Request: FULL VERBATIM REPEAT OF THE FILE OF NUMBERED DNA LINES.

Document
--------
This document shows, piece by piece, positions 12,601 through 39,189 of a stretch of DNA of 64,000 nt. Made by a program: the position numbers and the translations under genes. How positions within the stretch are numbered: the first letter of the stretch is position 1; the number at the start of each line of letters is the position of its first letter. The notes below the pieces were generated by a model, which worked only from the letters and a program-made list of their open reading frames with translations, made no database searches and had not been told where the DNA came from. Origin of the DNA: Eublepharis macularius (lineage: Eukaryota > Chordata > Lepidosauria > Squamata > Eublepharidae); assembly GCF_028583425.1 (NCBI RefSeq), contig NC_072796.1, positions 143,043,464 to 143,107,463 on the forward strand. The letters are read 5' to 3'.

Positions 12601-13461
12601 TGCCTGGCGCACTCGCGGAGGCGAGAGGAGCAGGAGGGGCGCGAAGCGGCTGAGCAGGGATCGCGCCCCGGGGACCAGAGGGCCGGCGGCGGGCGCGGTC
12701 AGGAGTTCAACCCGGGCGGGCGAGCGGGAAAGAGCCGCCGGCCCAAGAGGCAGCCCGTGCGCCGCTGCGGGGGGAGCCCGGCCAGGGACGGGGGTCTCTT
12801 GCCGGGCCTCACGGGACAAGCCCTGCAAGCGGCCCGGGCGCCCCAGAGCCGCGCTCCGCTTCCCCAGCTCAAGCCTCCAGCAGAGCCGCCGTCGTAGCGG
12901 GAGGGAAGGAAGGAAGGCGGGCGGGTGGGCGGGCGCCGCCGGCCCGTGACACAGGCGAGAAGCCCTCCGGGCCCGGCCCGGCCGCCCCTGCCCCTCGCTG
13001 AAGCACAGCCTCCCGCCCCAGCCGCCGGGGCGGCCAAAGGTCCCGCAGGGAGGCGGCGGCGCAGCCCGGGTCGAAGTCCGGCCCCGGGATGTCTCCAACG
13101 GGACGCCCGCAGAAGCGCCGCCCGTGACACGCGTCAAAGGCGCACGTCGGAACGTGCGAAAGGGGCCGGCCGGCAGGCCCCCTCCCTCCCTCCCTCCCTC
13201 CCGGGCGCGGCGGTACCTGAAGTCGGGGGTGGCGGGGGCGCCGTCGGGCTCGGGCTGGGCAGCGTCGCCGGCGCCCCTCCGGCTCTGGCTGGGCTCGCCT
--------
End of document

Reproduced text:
This document shows, piece by piece, positions 12,601 through 39,189 of a stretch of DNA of 64,000 nt. Made by a program: the position numbers and the translations under genes. How positions within the stretch are numbered: the first letter of the stretch is position 1; the number at the start of each line of letters is the position of its first letter. The notes below the pieces were generated by a model, which worked only from the letters and a program-made list of their open reading frames with translations, made no database searches and had not been told where the DNA came from. Origin of the DNA: Eublepharis macularius (lineage: Eukaryota > Chordata > Lepidosauria > Squamata > Eublepharidae); assembly GCF_028583425.1 (NCBI RefSeq), contig NC_072796.1, positions 143,043,464 to 143,107,463 on the forward strand. The letters are read 5' to 3'.

Positions 12601-13461
12601 TGCCTGGCGCACTCGCGGAGGCGAGAGGAGCAGGAGGGGCGCGAAGCGGCTGAGCAGGGATCGCGCCCCGGGGACCAGAGGGCCGGCGGCGGGCGCGGTC
12701 AGGAGTTCAACCCGGGCGGGCGAGCGGGAAAGAGCCGCCGGCCCAAGAGGCAGCCCGTGCGCCGCTGCGGGGGGAGCCCGGCCAGGGACGGGGGTCTCTT
12801 GCCGGGCCTCACGGGACAAGCCCTGCAAGCGGCCCGGGCGCCCCAGAGCCGCGCTCCGCTTCCCCAGCTCAAGCCTCCAGCAGAGCCGCCGTCGTAGCGG
12901 GAGGGAAGGAAGGAAGGCGGGCGGGTGGGCGGGCGCCGCCGGCCCGTGACACAGGCGAGAAGCCCTCCGGGCCCGGCCCGGCCGCCCCTGCCCCTCGCTG
13001 AAGCACAGCCTCCCGCCCCAGCCGCCGGGGCGGCCAAAGGTCCCGCAGGGAGGCGGCGGCGCAGCCCGGGTCGAAGTCCGGCCCCGGGATGTCTCCAACG
13101 GGACGCCCGCAGAAGCGCCGCCCGTGACACGCGTCAAAGGCGCACGTCGGAACGTGCGAAAGGGGCCGGCCGGCAGGCCCCCTCCCTCCCTCCCTCCCTC
13201 CCGGGCGCGGCGGTACCTGAAGTCGGGGGTGGCGGGGGCGCCGTCGGGCTCGGGCTGGGCAGCGTCGCCGGCGCCCCTCCGGCTCTGGCTGGGCTCGCCT